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Wednesday, 25 January 2012

Coronation Park: Monument to capital's civic neglect

NEW DELHI: It was to have been ready in time to commemorate the centenary of Delhi becoming the capital, but the historic coronation park, which once held the lavish durbar of King George V and houses stately statues and columns that are testimony to a bygone era, cries for a long-awaited makeover - thanks to bureaucratic lethargy and the incompetence of civic bodies.

The park, called Coronation Memorial, is situated in north Delhi, spread across 49 acres near Burari village. It is here that King George V announced the shifting of the British Indian capital from Calcutta to Delhi Dec 12, 1911.

"The whole expanse is filled with pits and puddles. It is just a dusty open space with some donkeys braying, plants growing on plinths of century-old statues of British nobility. The ground is used for cricket matches by some youngsters in the neighbourhood," lamented Nanditha Gururaj, a heritage walk coordinator.

According to Gururaj, the park has huge tourism potential. "Braving the thorns, rubbish heaps and overgrown grass, tourists still visit the place as they want to see where the durbar was held and where New Delhi was proclaimed capital of British India," Gururaj told IANS.

"It is unfortunate that after several years, the park is yet to be ready and a tourism potential site has been in a state of neglect for decades," says a city-based historian.

The renovation of the park has missed several deadlines. "The park's conservation was first conceived in 2005. With six years left for the capital's 100th birthday, the government was confident about developing 'the junkyard of history' into a cultural centre for north Delhi," said an official at the Indian National Trust for Art and Cultural Heritage (Intach).

"After several hiccups and initial feet dragging by the Central Public Works Department (CPWD), the ownership of the park was shifted to the Delhi Development Authority (DDA) in 2007. Intach and an NGO were asked to prepare a concept proposal," the official said.

Nearly two years after the initial talks, DDA and Intach's Delhi chapter joined together and a contract was signed at the end of 2009 for developing the park costing Rs.16 crore.

DDA set a deadline for the renovation work on Dec 12, 2011. But till date, the park is in shambles. According to DDA authorities, the renovation work will now be completed only until June 2012.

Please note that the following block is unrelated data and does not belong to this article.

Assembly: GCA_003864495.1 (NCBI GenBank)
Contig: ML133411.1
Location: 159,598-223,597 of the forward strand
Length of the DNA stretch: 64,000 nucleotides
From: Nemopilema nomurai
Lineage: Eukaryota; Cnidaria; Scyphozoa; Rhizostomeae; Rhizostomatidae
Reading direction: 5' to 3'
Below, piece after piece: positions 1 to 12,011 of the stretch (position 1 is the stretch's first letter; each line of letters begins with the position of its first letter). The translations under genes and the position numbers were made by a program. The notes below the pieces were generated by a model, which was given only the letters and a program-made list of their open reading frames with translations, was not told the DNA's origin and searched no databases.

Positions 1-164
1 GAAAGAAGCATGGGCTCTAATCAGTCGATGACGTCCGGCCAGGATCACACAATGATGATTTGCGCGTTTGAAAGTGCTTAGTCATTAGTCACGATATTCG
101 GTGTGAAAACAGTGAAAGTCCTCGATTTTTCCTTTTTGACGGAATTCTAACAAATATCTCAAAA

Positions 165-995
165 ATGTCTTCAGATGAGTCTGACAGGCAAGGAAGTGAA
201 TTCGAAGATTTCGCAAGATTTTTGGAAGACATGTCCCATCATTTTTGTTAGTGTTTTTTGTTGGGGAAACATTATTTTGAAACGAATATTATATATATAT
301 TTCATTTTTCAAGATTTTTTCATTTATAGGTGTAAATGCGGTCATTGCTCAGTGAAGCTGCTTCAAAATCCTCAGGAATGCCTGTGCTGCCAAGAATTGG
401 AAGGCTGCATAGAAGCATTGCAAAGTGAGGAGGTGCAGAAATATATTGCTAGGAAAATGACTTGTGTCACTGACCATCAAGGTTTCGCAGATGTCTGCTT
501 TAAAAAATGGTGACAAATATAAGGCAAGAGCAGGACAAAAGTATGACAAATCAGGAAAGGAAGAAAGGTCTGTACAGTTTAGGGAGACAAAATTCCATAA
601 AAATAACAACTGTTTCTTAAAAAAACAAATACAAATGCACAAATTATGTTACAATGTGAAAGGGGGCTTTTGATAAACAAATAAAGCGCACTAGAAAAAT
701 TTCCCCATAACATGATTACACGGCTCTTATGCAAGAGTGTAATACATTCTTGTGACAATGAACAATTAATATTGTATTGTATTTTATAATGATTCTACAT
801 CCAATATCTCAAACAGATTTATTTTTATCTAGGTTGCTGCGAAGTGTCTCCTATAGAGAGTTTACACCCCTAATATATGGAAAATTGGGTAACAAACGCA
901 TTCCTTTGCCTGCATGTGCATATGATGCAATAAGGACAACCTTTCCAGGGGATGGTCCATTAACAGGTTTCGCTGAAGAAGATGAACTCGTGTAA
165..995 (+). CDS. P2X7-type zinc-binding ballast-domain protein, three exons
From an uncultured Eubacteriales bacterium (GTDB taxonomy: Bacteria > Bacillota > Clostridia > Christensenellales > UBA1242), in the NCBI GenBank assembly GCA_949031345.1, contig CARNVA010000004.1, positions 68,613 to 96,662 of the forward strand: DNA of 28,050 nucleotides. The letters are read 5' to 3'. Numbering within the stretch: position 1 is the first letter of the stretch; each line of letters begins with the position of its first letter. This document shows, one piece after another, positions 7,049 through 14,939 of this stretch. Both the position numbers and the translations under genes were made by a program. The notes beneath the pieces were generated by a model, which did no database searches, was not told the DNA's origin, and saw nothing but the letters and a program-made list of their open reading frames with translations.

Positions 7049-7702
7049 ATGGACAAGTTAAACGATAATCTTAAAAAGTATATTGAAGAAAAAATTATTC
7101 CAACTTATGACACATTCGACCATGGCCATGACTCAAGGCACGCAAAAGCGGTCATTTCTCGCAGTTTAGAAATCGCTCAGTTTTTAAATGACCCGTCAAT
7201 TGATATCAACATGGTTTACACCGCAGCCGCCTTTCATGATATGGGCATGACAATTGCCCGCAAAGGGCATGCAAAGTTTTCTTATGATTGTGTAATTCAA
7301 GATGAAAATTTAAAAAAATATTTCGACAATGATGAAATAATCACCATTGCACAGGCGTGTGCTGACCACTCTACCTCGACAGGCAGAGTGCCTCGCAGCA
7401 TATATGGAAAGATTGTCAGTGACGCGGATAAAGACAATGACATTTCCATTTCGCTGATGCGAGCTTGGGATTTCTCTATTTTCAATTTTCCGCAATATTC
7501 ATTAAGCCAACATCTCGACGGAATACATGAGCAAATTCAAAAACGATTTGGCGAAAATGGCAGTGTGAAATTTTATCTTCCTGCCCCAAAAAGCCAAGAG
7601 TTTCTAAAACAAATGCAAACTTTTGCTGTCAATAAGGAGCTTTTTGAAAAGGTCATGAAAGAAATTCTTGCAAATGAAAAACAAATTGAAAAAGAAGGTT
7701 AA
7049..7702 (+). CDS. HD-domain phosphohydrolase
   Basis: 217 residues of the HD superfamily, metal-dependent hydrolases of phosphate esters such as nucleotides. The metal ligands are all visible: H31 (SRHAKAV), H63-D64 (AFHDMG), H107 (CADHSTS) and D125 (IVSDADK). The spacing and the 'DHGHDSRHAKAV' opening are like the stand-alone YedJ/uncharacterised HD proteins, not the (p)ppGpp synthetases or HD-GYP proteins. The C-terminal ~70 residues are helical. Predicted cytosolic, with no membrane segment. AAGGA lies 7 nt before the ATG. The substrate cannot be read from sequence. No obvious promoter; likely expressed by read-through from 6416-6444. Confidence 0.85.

"We submitted a detailed facelift plan in April 2010. But DDA gave contracts for civil work only in July 2011 and they signed us for the conservation work only recently," the Intach official said.

The facelift work was divided in three major components - landscaping, interpretation centre and conservation of the coronation pillar and statues.

"Only 30 percent of the work has been completed. We started the work only in September last year, as the tender process for the project had taken several months. After three months, we were not able to work because of the rains. Since the soil was wet and loose during the rainy season, we had to extend our deadline from April to June 2012," a senior DDA official told media.

"Around 150 labourers are working daily on the park," the official said.

The official also informed that the conservation of statues and pillars takes time as they have to be cleaned with certain chemicals.

"The statues and the pillars have to be chemically cleaned. The renovation programme will take time. Cleaning, repairing and restoring the park which was left untouched for nearly a century is not easy. It takes time," said a DDA official.

The Convener of Intach's Delhi chapter, A.G.K. Menon, said, "It is disappointing that the park was not ready for the centenary, but we all know how the government system works. We cannot blame only the authorities, the whole system is slow."
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